We took the train to the town of Chartres, about an hour outside of Paris. We had to take two metro trains to get to the main train station, but it only took about 12 minutes. I so love good public transit.
After two days of rain, we got a nice sunny day. We walked up the hill towards the cathedral and stopped in for coffee and french onion soup at a little cafe. This place had a menu just for the types of coffee they served. I had the Blue Mountain. Mmmmm. So after our coffee and soup we felt better and wandered around the cathedral.
It's a beautiful cathedral, just as impressive as Paris' Notre Dame, but with a fraction of the crowds. Most of it burned down in the 1100s, but was rebuilt. Can you guess which tower survived the fire and which was built later?
In the plaza out front of the cathedral are a bunch of planter boxes, where they grow herbs and other edibles.I'm not sure who uses them, but I thought it was a great idea.
The cathedral is know for its labyrinth and for its stained glass windows. The labyrinth was covered with chairs. The guy there told me they uncover the labyrinth every friday, starting in April, but told me there is an equally good labyrinth in San Francisco at Grace Cathedral.
The stained glass was free of chairs, so we spent some time looking at them. They tell bible stories--kind of a picture book for the illiterate peasants. We wandered around and I told the stories they depicted to Malida, who has never heard any of them. There are also a series of statues (41) that tell the life of Mary, and I explained the ones I knew to Malida. When we were in the gift shop later, she bought a little Mary medal. Later, when we were having coffee again, I dropped the medal in my espresso.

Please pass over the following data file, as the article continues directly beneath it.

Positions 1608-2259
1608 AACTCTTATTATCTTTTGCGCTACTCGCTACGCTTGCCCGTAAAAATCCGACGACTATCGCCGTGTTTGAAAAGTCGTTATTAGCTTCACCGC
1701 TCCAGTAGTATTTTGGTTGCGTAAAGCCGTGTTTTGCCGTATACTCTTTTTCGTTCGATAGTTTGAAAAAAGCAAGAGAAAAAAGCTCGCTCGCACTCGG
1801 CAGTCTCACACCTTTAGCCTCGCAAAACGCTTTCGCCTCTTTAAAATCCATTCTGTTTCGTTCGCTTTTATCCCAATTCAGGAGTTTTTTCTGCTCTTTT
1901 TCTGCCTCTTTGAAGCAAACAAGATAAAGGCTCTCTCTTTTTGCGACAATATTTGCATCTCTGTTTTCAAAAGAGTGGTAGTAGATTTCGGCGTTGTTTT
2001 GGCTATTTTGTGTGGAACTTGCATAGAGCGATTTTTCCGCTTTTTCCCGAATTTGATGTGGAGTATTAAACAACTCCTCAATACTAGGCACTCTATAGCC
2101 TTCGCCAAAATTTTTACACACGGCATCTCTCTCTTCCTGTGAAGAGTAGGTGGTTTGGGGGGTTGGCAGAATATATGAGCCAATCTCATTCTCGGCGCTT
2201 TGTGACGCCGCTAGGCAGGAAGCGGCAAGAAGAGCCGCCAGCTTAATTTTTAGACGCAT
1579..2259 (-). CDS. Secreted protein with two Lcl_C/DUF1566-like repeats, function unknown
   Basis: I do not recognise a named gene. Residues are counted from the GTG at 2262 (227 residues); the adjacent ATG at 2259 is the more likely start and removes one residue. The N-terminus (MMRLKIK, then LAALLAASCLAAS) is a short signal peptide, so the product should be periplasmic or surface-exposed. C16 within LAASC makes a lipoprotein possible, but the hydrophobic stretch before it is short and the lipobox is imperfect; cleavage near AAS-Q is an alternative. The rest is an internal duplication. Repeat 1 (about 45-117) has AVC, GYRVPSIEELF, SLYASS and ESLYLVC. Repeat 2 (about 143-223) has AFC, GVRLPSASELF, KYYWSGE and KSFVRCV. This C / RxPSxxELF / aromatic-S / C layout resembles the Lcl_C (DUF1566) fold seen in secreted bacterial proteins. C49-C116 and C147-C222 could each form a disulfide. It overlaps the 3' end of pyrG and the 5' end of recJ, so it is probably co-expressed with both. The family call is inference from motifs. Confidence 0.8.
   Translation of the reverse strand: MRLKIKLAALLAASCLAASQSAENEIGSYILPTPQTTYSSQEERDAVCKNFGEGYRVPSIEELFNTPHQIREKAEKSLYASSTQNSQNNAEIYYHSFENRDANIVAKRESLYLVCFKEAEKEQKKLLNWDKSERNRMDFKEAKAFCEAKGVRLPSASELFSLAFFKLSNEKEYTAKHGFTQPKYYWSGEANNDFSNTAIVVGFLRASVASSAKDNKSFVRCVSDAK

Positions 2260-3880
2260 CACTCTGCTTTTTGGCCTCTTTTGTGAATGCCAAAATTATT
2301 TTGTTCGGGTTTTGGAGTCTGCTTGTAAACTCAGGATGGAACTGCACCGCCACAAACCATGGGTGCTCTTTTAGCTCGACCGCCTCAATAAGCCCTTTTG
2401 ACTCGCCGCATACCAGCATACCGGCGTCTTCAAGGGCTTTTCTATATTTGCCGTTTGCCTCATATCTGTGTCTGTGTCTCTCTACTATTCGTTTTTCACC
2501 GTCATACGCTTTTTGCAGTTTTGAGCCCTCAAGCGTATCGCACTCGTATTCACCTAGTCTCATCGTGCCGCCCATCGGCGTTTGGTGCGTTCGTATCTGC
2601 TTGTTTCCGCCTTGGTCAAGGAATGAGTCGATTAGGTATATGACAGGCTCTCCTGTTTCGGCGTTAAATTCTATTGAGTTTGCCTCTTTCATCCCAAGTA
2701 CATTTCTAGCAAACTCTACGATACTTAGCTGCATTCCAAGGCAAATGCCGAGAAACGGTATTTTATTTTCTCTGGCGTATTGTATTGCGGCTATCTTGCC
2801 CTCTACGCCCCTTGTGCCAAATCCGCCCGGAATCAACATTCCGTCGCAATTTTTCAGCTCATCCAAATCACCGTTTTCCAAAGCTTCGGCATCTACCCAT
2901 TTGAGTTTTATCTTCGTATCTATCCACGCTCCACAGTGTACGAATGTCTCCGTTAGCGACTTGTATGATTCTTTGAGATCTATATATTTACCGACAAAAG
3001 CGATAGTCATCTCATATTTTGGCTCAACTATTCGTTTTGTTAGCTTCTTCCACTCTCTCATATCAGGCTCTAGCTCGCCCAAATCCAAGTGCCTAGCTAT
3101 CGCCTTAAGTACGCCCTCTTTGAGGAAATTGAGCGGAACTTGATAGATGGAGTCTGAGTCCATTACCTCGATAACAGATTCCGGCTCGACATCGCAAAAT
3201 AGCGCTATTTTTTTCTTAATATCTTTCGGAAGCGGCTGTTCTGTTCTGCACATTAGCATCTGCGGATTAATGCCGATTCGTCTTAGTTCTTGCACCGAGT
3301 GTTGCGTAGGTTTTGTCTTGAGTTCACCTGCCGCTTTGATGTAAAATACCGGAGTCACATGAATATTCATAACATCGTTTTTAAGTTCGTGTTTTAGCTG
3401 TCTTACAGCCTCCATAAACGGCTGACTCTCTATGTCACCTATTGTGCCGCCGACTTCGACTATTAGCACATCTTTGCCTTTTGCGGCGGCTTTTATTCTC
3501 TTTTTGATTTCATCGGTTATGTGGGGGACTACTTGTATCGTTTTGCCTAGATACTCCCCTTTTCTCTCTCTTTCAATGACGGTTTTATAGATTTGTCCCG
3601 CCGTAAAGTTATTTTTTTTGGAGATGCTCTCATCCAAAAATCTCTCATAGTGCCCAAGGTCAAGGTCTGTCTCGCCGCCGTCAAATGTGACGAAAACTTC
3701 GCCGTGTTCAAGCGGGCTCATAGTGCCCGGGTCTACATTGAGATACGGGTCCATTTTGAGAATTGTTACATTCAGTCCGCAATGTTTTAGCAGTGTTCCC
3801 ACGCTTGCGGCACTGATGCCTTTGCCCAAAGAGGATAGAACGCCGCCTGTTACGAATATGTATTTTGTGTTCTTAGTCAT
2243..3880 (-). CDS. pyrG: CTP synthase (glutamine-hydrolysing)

The stained glass windows were removed during WWII and hidden, to protect them. So now they still have over 130 13th century windows.
After opting out of climbing yet another tower, we walked around the grounds for a while.It was a beautiful afternoon. We stopped in for another coffee at the same place, which is where I dunked Mary in Ethiopian coffee. After that we had a choice to head down to the train station for the 3:30 train, or walk some more. We decided to walk in the old village, along the narrow streets.
It is really a lovely little town. There are a couple of really old parish churches in the neighborhood, and lots of little shops. A river runs through it.
On our way back to the train station we met a very friendly one-eyed cat who played with us a little. Somewhere in the back of my mild I feel like I know this cat's name.
We took the 5:00 train back to Paris, got here at 6, and had a nice dinner at one of the places down the street. Tomorrow is our last day here.